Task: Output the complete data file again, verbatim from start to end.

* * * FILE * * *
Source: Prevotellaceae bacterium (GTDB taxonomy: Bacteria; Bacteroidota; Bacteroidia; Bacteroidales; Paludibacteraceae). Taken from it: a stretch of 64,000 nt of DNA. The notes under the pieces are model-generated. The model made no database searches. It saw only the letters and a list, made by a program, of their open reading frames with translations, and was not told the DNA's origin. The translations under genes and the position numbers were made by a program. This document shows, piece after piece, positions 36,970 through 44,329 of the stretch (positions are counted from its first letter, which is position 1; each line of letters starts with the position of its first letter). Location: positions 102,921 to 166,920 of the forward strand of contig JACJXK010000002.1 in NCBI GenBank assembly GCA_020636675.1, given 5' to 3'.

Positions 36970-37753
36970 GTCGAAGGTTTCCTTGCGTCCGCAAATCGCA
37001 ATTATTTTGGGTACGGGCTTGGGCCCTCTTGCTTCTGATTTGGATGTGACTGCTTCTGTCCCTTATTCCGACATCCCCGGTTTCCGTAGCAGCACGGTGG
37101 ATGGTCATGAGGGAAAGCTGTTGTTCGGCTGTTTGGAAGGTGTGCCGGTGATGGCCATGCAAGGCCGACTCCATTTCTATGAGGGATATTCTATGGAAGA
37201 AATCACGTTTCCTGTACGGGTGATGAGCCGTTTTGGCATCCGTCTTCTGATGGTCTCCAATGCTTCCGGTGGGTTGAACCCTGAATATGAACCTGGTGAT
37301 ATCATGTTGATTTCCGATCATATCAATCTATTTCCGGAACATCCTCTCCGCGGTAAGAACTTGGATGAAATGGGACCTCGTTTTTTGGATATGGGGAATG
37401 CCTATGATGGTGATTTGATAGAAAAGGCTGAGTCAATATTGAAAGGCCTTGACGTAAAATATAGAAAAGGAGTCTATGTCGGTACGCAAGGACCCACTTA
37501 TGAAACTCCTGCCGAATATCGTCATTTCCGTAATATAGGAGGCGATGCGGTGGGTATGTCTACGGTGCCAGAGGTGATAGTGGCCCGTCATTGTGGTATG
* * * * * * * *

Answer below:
Source: Prevotellaceae bacterium (GTDB taxonomy: Bacteria; Bacteroidota; Bacteroidia; Bacteroidales; Paludibacteraceae). Taken from it: a stretch of 64,000 nt of DNA. The notes under the pieces are model-generated. The model made no database searches. It saw only the letters and a list, made by a program, of their open reading frames with translations, and was not told the DNA's origin. The translations under genes and the position numbers were made by a program. This document shows, piece after piece, positions 36,970 through 44,329 of the stretch (positions are counted from its first letter, which is position 1; each line of letters starts with the position of its first letter). Location: positions 102,921 to 166,920 of the forward strand of contig JACJXK010000002.1 in NCBI GenBank assembly GCA_020636675.1, given 5' to 3'.

Positions 36970-37753
36970 GTCGAAGGTTTCCTTGCGTCCGCAAATCGCA
37001 ATTATTTTGGGTACGGGCTTGGGCCCTCTTGCTTCTGATTTGGATGTGACTGCTTCTGTCCCTTATTCCGACATCCCCGGTTTCCGTAGCAGCACGGTGG
37101 ATGGTCATGAGGGAAAGCTGTTGTTCGGCTGTTTGGAAGGTGTGCCGGTGATGGCCATGCAAGGCCGACTCCATTTCTATGAGGGATATTCTATGGAAGA
37201 AATCACGTTTCCTGTACGGGTGATGAGCCGTTTTGGCATCCGTCTTCTGATGGTCTCCAATGCTTCCGGTGGGTTGAACCCTGAATATGAACCTGGTGAT
37301 ATCATGTTGATTTCCGATCATATCAATCTATTTCCGGAACATCCTCTCCGCGGTAAGAACTTGGATGAAATGGGACCTCGTTTTTTGGATATGGGGAATG
37401 CCTATGATGGTGATTTGATAGAAAAGGCTGAGTCAATATTGAAAGGCCTTGACGTAAAATATAGAAAAGGAGTCTATGTCGGTACGCAAGGACCCACTTA
37501 TGAAACTCCTGCCGAATATCGTCATTTCCGTAATATAGGAGGCGATGCGGTGGGTATGTCTACGGTGCCAGAGGTGATAGTGGCCCGTCATTGTGGTATG